Due to depreciation, an asset decreases in value over a period of time. Your car, computer, or rental property are all examples of depreciable property. If you possess an asset that depreciates and is used for an income-producing activity, the IRS generally allows you to deduct a portion of the asset’s depreciable value when you file taxes. What assets can't be depreciated?
Let's break down what assets are depreciable as well as assets the IRS won’t allow you to recover the cost for.
How do depreciable assets and non-depreciable assets compare?
The IRS has laid out strict guidelines for you to use to determine when an asset can't be depreciated and when it can. To help you better understand when an asset can't be depreciated, let’s first have a look at the types of property you can depreciate.
According to the IRS, the following assets can be depreciated:
These assets can only be claimed on taxes as depreciable property if they are used to conduct business or are used by you to produce income. If a property is owned for personal use, perhaps as a vacation home for you and your family, it wouldn't be considered depreciable. However, if the home is rented out during the months you aren't occupying it, then you can only depreciate a portion of the property’s cost.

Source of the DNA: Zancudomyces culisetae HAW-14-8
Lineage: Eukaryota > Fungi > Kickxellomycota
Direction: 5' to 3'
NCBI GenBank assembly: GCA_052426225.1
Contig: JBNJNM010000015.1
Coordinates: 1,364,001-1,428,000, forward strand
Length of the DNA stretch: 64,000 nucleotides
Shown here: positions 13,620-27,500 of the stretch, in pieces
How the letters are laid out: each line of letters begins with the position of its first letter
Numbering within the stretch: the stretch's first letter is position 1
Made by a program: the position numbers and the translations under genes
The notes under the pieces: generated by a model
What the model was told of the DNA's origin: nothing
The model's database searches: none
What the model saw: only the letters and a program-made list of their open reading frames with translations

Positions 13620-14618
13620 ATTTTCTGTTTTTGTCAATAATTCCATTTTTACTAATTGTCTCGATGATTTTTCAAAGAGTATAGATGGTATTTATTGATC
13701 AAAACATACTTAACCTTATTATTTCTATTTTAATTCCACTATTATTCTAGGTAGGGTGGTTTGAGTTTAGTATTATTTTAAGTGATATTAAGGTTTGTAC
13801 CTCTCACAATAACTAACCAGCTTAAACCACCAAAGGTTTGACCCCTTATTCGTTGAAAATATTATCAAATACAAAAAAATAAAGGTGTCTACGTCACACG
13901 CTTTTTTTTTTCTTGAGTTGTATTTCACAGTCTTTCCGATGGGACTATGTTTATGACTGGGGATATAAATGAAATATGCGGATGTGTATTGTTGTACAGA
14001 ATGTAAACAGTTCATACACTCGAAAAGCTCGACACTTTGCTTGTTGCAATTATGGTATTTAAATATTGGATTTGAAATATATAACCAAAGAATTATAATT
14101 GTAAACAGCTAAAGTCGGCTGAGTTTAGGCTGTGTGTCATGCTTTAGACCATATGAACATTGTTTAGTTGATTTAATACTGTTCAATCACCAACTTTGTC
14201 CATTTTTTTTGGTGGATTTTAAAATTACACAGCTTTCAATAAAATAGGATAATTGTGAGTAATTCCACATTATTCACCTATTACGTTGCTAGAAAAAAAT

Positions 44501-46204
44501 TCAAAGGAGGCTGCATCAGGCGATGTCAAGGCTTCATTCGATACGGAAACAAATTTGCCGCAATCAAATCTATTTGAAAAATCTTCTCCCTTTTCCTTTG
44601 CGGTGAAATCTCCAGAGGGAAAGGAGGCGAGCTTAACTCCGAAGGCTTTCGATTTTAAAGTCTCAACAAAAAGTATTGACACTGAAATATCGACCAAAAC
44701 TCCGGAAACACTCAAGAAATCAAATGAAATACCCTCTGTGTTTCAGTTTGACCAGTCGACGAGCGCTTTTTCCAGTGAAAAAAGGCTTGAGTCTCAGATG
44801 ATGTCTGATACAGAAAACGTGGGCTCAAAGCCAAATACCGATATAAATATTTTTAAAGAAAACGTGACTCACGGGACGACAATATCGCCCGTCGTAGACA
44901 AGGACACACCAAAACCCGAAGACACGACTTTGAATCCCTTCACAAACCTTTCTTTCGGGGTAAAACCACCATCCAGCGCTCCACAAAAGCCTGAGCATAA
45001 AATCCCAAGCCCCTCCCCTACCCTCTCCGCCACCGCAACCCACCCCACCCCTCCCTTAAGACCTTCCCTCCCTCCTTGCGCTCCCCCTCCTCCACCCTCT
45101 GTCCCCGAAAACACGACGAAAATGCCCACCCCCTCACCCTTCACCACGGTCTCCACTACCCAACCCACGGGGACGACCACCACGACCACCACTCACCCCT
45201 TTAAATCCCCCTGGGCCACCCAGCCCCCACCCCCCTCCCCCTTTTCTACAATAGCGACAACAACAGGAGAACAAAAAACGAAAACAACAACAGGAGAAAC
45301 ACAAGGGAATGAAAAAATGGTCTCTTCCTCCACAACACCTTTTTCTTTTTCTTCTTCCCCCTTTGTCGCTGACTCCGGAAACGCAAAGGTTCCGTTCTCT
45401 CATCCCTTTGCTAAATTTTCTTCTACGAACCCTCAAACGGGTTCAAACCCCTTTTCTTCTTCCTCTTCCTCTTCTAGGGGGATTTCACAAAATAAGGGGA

Here’s a look at a few of the other assets the IRS says can't be depreciated.
Sorry landowners, land is one asset that isn't depreciable.
Many of the assets your business acquires are considered depreciable — that is, you can claim a portion of its value on taxes. But, there are also plenty that can't be depreciated. These include:
- Personal property. Your home and any vehicles you purchase for personal use aren't considered depreciable assets. But, if you use your automobile for business-related purposes, then the IRS will allow you to claim a portion of the cost as a depreciable asset.
- Collectibles. Things like art or coins typically can't be depreciated, says The Hartford.
- Property that has been placed in service for less than a year. In order to claim an asset as depreciable property, it must have been used for a year or longer.
- Investments in stocks and bonds. The investments you make in stocks and bonds aren't considered depreciable assets and therefore, can't be claimed on taxes as such.
Not sure if your property can or can't be depreciated? Use this list of requirements to help.
Although the IRS is pretty straightforward in how it identifies the depreciable property, the agency also provides a list of requirements, which you’ll find down below, that can help you determine when your property can be claimed on taxes as depreciable property.
The IRS requirements for property to be depreciable include:
- The property is owned by you.
- The property is used to conduct business or produce income.
- The property is expected to last more than a year.
- It “must have a determinable useful life.”
If you possess qualifying assets, the IRS says you can begin to depreciate them when they're considered “in service for use” for your business or to produce income. For example, if you purchased equipment in 2021 and don't use it until 2022, you wouldn't be able to claim it as a depreciable asset in 2021 since it wasn’t used until 2022.